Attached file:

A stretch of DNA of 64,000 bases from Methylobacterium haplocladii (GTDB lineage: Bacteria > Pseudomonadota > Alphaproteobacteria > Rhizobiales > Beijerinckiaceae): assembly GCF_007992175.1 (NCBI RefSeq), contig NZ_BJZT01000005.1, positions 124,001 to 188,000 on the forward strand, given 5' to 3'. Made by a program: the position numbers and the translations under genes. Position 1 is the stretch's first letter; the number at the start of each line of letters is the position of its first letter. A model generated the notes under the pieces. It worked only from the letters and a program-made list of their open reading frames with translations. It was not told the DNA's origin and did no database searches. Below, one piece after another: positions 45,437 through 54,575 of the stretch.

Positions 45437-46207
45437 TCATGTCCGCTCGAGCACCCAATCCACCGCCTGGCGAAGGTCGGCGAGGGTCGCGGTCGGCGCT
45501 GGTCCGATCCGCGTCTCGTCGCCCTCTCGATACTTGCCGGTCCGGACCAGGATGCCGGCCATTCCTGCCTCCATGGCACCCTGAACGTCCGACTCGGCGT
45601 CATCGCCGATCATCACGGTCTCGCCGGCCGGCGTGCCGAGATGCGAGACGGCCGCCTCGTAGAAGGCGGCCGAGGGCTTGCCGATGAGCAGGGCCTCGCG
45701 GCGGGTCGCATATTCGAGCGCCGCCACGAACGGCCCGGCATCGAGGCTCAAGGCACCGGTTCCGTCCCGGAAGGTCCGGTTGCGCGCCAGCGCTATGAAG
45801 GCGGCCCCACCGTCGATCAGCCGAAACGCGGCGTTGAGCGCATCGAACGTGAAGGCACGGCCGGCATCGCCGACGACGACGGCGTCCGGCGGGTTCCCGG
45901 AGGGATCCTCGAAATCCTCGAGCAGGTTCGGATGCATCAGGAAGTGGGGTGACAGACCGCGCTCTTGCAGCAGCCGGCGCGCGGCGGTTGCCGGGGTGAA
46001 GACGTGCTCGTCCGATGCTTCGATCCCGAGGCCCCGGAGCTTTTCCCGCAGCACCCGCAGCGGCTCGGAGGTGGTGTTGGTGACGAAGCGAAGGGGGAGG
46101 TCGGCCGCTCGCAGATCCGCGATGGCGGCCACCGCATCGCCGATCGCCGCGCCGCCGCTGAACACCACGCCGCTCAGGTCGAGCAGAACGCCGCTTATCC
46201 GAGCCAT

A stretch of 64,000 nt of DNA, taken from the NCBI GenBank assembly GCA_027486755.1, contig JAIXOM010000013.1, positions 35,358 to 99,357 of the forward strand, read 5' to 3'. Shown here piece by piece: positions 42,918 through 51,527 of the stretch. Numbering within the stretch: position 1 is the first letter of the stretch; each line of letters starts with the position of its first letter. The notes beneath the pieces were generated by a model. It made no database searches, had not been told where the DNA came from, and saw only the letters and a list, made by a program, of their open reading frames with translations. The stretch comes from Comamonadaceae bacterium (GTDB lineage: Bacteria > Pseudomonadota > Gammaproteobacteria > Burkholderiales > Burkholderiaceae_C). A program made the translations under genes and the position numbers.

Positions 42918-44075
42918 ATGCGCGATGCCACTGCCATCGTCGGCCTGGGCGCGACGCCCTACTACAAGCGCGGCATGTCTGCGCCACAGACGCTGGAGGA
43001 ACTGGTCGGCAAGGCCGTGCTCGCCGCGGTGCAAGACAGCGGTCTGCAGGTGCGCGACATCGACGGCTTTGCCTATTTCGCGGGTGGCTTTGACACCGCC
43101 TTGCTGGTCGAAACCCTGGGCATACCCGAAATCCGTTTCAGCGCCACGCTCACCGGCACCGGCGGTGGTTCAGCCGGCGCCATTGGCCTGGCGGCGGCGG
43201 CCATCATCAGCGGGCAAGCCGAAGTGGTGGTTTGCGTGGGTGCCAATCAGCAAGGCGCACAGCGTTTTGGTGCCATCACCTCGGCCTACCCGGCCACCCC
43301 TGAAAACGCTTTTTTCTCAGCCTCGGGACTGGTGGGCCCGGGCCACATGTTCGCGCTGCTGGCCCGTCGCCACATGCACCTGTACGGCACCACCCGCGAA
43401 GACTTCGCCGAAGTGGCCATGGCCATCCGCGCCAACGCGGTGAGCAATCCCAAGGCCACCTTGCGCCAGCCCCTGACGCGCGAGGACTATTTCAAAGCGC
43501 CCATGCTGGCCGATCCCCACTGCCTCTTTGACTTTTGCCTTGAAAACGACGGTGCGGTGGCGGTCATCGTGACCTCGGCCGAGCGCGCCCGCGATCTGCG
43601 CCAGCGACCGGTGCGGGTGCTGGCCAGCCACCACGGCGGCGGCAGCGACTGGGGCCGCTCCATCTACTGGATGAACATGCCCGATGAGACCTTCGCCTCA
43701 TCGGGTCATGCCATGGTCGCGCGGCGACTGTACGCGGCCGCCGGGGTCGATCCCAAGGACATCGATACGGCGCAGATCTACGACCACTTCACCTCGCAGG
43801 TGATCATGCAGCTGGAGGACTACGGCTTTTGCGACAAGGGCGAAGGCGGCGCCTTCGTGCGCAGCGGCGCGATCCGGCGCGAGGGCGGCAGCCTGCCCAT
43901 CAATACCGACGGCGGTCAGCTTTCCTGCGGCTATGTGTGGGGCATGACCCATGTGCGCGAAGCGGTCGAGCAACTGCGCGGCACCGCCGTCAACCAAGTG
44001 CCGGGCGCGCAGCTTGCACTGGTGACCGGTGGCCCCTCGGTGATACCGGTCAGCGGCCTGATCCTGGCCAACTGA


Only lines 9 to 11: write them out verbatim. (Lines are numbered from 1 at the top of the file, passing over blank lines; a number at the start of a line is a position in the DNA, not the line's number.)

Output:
46001 GACGTGCTCGTCCGATGCTTCGATCCCGAGGCCCCGGAGCTTTTCCCGCAGCACCCGCAGCGGCTCGGAGGTGGTGTTGGTGACGAAGCGAAGGGGGAGG
46101 TCGGCCGCTCGCAGATCCGCGATGGCGGCCACCGCATCGCCGATCGCCGCGCCGCCGCTGAACACCACGCCGCTCAGGTCGAGCAGAACGCCGCTTATCC
46201 GAGCCAT